Newbie: OneNote, iPhone, ...

Discussion in 'PUBLIC: Discuss Tools & Software for GTD' started by AFG, Sep 13, 2018.


How do you implement your GTD Next Action context lists in OneNote?

  1. As text in ordinary pages?

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  2. Using OneNote tags, and the Find Tags feature to automatically create lists?

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Multiple votes are allowed.
  1. AFG

    AFG Registered

    Sep 12, 2018
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    ---+ Hello. I'm a newbie

    Hello. I'm a newbie here. Seeking help/advice wrt using GTD on Win10 SurfBook + iPhone. (More details below.)

    You may have noticed a flurry of posts by me, mostly replies to existing threads, and a few new threads. Sudden flurry, because I am trying to decide if worthwhile paying for the GTD Connect membership, and also what GTD computer systems to set up. I have purchased and read all of the GTD setup guides (1) Because I have an interest in developing Personal Information Management software (although it is not my current job). (2) As a way of comparison shopping different task management SW packages. (3) Easier to learn the best know methods now, than to realize I have set things up badly and have to change (or, worse, get frustrated and abandon GTD, as I have done in the past.)

    ---+ ISO GTD advice

    ---++ Background

    I read the original GTD book years ago, am rereading the new edition, and GTD for Teens. Haven't taken a class yet - haven't seen any in Portland, OR, may travel to Seattle to take one. I practice collection and zero inbox pretty regularly, but other GTD practices fell away. I hope that part of the reason I fell off the GTD wagon was that I had implemented and reimplemented GTD in too many different SW packages, changing every few years (OneNote, GNU EMACS org-mode, Outlook, Thunderbird, ...) - starting off too complex, probably, but even when simplified not making best choices of tools and configurations. Much of this predated the GTD Setup Guides, which I was very happy to see this time round.

    Therefore, I seek advice on how to implement GTD in my current environment.

    ---++ What I am trying

    Obviously, OneNote as described above. (I am willing to change, but reluctant. E.g. I keep trying, and rejecting, EverNote every few years.)

    I am thinking of using OneNote tags for GTD next action contexts, using OneNote's "Find Tags" feature to create the necessary list(s).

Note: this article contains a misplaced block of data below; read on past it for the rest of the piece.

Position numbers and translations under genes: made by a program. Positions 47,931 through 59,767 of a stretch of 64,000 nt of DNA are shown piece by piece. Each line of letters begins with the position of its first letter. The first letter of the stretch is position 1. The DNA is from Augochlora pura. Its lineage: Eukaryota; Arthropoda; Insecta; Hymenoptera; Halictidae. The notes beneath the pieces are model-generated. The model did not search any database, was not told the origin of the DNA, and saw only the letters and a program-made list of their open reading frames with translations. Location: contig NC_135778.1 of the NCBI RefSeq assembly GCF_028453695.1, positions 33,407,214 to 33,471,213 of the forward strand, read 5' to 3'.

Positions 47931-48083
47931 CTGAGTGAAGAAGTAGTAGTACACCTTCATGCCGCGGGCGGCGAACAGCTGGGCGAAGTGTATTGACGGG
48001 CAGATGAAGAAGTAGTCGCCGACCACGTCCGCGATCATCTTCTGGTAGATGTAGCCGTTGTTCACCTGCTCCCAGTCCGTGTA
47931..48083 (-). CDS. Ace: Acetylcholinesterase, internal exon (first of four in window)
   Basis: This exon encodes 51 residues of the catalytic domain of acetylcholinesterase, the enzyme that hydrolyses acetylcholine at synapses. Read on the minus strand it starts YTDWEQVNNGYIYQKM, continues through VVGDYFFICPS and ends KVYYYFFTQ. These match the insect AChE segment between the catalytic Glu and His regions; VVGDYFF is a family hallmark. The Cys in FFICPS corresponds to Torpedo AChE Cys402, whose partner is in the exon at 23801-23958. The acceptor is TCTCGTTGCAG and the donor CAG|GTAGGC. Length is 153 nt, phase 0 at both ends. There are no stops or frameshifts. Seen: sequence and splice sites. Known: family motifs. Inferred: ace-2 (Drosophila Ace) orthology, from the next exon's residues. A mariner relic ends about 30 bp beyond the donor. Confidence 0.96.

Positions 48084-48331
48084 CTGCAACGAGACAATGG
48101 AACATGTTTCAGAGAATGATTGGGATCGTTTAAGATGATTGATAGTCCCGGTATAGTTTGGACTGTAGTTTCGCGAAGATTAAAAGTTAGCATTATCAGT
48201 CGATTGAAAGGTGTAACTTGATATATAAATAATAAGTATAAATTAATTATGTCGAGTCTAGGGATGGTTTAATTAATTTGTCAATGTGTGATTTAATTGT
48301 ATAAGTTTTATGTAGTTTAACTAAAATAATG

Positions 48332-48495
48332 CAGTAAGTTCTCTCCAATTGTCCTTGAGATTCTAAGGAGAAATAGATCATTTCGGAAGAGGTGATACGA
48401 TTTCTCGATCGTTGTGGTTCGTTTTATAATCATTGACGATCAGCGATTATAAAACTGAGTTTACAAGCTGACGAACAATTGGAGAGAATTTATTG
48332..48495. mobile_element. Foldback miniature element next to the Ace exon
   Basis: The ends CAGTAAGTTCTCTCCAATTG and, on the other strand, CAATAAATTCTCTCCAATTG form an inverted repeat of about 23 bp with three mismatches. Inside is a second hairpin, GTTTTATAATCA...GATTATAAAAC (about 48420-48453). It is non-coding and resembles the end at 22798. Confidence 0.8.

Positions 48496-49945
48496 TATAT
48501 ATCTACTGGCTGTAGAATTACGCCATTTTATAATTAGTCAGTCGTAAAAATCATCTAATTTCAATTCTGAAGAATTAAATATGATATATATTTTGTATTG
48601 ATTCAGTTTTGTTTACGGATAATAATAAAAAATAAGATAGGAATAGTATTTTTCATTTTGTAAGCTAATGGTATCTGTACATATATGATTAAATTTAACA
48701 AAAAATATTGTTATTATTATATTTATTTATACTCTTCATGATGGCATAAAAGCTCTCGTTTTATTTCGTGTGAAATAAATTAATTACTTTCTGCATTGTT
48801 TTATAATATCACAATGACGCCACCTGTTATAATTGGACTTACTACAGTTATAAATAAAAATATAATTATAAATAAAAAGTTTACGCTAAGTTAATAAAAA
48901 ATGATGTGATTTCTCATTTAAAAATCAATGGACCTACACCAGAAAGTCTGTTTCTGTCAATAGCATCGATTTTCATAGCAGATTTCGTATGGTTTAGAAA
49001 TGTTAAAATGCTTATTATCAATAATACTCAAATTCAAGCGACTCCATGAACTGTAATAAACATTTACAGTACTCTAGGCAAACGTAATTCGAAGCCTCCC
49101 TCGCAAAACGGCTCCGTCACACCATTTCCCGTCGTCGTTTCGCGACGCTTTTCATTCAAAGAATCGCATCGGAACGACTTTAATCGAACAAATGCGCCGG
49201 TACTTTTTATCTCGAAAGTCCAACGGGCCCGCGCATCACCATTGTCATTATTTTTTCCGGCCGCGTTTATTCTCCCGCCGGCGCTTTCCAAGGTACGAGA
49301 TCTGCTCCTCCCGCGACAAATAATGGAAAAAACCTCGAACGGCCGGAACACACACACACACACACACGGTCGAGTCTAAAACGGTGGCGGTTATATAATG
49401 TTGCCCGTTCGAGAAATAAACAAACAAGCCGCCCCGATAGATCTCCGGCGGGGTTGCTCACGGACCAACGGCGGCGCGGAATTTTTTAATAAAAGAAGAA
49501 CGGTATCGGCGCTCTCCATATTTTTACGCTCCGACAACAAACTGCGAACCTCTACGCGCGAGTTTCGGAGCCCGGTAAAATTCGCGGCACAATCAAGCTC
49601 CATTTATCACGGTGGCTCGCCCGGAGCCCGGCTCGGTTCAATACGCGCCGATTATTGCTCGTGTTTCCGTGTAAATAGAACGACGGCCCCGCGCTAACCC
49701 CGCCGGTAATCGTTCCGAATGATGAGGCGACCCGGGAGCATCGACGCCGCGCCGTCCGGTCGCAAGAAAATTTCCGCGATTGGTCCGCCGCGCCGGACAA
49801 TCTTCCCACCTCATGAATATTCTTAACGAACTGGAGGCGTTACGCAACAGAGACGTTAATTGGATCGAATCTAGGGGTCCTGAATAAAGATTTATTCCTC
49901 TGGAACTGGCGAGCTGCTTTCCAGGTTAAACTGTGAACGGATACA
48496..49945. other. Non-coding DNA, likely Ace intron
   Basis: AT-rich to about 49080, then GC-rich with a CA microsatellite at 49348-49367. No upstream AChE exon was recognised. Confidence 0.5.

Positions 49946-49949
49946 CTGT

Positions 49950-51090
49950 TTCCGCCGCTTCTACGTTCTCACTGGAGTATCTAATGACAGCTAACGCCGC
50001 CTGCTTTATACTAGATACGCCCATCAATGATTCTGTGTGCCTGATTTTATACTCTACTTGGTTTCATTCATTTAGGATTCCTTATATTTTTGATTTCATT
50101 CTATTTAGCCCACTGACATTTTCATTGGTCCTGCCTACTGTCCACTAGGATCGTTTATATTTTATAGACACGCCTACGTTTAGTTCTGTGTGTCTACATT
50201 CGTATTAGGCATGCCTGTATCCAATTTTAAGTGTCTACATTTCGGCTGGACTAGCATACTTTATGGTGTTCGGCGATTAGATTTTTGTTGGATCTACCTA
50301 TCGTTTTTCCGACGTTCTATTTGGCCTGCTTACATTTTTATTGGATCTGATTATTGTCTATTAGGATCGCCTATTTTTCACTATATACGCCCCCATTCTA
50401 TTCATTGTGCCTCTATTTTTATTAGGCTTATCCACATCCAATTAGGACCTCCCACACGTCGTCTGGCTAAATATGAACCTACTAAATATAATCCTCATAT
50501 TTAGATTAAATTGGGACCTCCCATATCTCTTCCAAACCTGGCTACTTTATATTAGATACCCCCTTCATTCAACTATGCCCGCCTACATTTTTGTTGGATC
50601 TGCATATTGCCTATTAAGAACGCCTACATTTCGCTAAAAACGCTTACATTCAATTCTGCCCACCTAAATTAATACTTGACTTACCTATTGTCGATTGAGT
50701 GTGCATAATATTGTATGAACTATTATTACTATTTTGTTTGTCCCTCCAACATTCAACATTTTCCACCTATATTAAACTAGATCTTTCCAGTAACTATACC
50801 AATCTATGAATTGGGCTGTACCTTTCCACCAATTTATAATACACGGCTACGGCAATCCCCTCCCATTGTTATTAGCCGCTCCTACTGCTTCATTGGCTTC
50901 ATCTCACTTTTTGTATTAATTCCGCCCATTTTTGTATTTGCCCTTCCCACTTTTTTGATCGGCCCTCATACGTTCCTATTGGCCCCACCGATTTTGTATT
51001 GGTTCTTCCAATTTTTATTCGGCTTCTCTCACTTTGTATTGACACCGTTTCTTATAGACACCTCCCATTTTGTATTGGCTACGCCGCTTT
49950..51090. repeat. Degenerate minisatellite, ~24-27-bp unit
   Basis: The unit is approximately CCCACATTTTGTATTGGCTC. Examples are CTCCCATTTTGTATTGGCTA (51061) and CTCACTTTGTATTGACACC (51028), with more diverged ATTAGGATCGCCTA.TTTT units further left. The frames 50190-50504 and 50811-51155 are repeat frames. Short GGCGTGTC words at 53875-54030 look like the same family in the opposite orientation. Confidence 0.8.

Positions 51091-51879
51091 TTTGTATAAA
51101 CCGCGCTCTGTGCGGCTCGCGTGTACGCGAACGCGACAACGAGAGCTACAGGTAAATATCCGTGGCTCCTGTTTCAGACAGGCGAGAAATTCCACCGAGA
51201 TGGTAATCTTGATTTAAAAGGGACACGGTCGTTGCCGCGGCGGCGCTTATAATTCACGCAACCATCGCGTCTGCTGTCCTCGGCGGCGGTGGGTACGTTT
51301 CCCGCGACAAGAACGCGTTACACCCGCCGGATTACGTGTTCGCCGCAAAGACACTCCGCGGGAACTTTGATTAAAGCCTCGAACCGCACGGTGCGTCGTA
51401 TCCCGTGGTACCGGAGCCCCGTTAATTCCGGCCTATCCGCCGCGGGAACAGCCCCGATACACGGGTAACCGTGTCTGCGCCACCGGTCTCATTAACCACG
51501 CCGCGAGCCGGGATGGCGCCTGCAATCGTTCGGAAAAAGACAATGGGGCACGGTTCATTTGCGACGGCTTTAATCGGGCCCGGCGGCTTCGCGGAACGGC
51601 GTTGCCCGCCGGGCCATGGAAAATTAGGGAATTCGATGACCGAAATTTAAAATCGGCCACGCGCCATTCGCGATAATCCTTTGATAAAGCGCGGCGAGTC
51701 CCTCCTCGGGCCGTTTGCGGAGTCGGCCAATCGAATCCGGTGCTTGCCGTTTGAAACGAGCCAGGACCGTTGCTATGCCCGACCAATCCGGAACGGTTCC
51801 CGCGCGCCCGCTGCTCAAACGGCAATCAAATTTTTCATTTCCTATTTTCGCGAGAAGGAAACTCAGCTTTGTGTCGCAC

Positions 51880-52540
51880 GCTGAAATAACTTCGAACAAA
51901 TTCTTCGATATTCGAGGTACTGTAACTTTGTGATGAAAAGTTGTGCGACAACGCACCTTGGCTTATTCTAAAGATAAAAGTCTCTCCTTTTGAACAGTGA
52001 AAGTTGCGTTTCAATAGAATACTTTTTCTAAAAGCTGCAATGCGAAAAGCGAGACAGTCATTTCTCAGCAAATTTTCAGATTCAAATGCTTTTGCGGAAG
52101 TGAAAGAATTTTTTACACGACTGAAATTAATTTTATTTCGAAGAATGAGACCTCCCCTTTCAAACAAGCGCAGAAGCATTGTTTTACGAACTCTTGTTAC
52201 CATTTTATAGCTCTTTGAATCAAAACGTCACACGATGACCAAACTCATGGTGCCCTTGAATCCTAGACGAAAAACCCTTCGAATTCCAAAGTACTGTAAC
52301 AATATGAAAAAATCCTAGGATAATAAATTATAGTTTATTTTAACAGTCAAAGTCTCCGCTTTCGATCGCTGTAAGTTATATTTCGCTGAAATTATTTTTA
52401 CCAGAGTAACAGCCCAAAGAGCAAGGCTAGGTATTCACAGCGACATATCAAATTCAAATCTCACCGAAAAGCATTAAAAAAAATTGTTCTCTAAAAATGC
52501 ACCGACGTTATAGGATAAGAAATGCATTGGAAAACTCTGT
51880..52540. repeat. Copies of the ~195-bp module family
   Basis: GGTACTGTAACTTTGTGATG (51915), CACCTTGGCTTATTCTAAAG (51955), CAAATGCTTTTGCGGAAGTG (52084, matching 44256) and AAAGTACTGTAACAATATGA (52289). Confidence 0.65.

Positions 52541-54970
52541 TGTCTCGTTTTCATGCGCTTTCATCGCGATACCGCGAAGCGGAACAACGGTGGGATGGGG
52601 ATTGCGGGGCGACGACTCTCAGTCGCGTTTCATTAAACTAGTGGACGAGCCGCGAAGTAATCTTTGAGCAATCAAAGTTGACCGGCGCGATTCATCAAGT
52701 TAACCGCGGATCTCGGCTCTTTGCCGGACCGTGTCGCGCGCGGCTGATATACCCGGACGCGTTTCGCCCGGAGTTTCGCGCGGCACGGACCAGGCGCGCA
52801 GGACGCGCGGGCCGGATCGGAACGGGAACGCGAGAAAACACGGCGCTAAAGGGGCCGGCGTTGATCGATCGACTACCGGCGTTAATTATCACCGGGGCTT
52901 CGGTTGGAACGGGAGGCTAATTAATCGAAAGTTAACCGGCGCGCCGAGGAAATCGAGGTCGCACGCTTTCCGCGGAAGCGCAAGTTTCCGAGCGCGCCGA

Otherwise, OneNote as described in the GTD setup guide.

    I am reluctant to make heavy use of Outlook features like categories.

    I am oscillating between "email as the reminder" vs "next actions lists in OneNote (and Gmail) as the action reminder)", as described in the setup guides
    + i.e. email folders @ACTION and @WAITING_FOR

    I suspect the latter - many of my action items are email, but not the most important.

    Q: has anyone used both? Combinatoric explosion, (2+2){work,personal}

    I am pretty happy with my lightweight quick notes collection
    + e.g. using my Apple Watch "Hey Siri, Remind me to ..." and "Just Press Record"
    + e.g. using LiveScribe 3+ pen
    + e.g. using screen capture and Send To PC OneNote from my iPhone
    and also on OneNote. But I found OneNote "Quick Notes:" hard to use, and instead have Pertsonal and Work "Inboxes" in OneNote.

    I would like to make better use of iPhone OneNote, but it is SO DARN SLOW - taking 13 seconds to start up.

    I have wondered about using the iPhone Reminder app for my next action lists. Probably not, since autogenerating from OneNote tags - but I wonder if anyone has tried this?

    I have no good solution for tickler lists on my computer. Emulate paper tickler lists in OneNote?

    ---+ Brief

    I seek advice on how to set up GTD

    + using OneNote 2016 on an MS Surface Book
    + Outlook email/calendar for work
    + Google email/calendar for personal

    possibly in conjunction related apps on iPhone and Apple Watch.

    E.g. should I use OneNote tags to automatically create GTD next action context lists?

    Also, important: how do people deal with the need to separate work and personal stuff?

    ---+ Background

    ---++ My present computer/physical environment

    + most of my devices are BYOD
    - I own them, although corporate IT may insist on admin rights.
    - I insist on BYOD because
    (a) I love pen computers, but corporate IT does not support high end pen computers
    (b) I hate having to carry two devices, e.g. two laptops, two phones